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What to Watch

November 16, 2020

We are 50 days from the two runoff elections in Georgia that will decide which party holds the majority in the US Senate. We'll continue to keep you informed on the stories and trends to watch. Let us have your feedback at [email protected].


Jewish Activists Are Fired Up for Georgia Runoffs

The Jerusalem Post reports

Georgia is on everyone’s mind these days. The presidential election is behind us, but the control of the Senate hinges on a couple of runoffs in the Peach State after no candidate crossed the 50% threshold on November 3.

…And with small margins between the candidates, the Jewish vote could have an impact. There are about 120,000 Jews in the state of Georgia, Dave Schechter, a veteran journalist who covers the Jewish community in Georgia, told The Jerusalem Post. He said the majority of voters live in the Atlanta area, with a small concentration in Savannah.

“American Jews vote in a much higher percentage of the population in general,” Schechter said. “So even in a general election, if 80% of the Jews are voting or more, there are places in the United States where they can have a great impact… When it comes to elections, Jews punch over their weight,” Schechter noted. “They may not be a big percentage, but their percentage in terms of voting makes them, particularly in a runoff – where you may have a lower turnout – can make them a critical constituency.”

Chuck Berk, co-chair of the Republican Jewish Coalition of Atlanta, said support for Israel is a crucial issue for the community. “When you have somebody who’s running for the Senate who makes comments about how oppressive the Israelis are and talks about things like the Israeli government has shot down unarmed Palestinians, how do you vote for a guy like that?”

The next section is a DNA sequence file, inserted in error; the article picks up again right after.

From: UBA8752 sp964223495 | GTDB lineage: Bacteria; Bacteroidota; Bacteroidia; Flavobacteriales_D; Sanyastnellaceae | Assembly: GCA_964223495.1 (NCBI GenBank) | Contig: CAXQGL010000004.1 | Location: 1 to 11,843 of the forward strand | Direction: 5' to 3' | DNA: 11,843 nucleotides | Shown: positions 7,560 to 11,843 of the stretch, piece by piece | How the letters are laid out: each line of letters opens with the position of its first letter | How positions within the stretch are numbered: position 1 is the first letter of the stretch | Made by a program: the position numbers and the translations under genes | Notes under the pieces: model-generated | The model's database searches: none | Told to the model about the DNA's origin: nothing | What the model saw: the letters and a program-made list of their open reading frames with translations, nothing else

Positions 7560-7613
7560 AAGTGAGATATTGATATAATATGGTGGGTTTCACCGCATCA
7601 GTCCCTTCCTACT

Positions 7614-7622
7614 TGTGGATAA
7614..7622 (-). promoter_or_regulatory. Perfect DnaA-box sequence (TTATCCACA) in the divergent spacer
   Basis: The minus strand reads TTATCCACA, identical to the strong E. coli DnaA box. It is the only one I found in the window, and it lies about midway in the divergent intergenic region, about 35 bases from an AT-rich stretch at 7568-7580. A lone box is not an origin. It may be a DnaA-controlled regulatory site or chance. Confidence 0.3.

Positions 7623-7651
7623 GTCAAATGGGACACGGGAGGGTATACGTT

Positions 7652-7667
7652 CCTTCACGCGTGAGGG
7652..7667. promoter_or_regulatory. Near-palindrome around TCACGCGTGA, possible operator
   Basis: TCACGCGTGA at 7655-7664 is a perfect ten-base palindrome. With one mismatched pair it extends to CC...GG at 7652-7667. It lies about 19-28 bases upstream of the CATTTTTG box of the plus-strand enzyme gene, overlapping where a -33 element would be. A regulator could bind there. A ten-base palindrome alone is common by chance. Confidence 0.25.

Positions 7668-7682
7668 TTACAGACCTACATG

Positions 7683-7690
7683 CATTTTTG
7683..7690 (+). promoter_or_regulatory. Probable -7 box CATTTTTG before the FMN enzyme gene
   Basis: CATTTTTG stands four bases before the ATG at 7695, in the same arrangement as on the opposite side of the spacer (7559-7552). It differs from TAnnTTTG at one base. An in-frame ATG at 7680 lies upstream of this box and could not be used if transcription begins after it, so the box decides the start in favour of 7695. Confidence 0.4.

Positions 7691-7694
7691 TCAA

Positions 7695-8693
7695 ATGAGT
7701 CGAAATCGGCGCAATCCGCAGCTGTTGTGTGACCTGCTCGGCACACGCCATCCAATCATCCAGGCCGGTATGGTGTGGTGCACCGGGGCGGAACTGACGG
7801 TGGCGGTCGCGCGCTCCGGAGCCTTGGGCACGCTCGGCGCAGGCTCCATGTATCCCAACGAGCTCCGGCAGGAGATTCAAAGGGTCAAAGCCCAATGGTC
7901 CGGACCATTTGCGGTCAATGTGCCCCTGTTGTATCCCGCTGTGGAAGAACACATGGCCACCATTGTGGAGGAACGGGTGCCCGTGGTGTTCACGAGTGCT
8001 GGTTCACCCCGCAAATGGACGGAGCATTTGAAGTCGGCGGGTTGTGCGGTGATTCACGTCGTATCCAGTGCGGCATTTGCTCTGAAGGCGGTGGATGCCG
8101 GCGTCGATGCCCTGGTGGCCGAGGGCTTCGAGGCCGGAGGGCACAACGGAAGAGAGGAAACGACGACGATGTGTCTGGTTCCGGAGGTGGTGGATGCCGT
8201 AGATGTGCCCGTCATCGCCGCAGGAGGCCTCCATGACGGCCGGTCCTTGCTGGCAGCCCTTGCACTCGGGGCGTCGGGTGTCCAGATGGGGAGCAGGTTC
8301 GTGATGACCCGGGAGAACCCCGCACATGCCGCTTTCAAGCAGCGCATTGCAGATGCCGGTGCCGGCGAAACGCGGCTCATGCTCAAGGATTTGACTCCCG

He anticipated a high turnout. “I think people understand how important these two races are on both sides. I know that I’ve never been contacted by so many people saying, ‘Hey, what can I do to help? Who can I call? What can I do?’ So that’s very encouraging to hear.

“People seem very energized because they know that we’ve got two very good candidates and they’re very fearful of both of the candidates on the other side, as well as what would happen if the Republicans don’t maintain control of the Senate.”

The RJC is seeing that enthusiasm among our members. Our first virtual Georgia Day of Action targeting Jewish voters was held yesterday, and RJC volunteers made over 5,000 calls – with many more Days of Action scheduled this week! Click here to sign up and help!

Donate to the Perdue and Loeffler runoff campaigns here.

Note: Donation limits have reset for the runoff. Individuals can give up to $2,800, and couples can give up to $5,600 to each candidate, regardless of how much you gave during the general election.


Loeffler’s Opponent Has a History of Anti-Israel Comments

In December 2019, Kelly Loeffler was appointed to the US Senate by Georgia Governor Brian Kemp, the state's Republican governor, after Senator Johnny Isakson resigned for health reasons. She is in a special election to finish out the last two years of Isakson’s term. Her Democrat opponent is Raphael Warnock, senior pastor of the Ebenezer Baptist Church in Atlanta, the congregation Martin Luther King Jr. led in the 1960s.

In a 2018 sermon, Raphael Warnock criticized President Donald Trump’s decision to move the US embassy in Israel to Jerusalem. He went on to say

Meanwhile, young Palestinian sisters and brothers, who are struggling for their very lives, struggling for water and struggling for their human dignity, stood up in a non-violent protest, saying, 'If we’re going to die, we’re going to die struggling.' And yes, there may have been some folk who were violent, but we oughta know how that works out. We know what it’s like to stand up and have a peaceful demonstration and have the media focus on a few violent uprisings. But you have to look at those Palestinian sisters and brothers, who are struggling for their human dignity and they have a right to self-determination, they have a right to breathe free.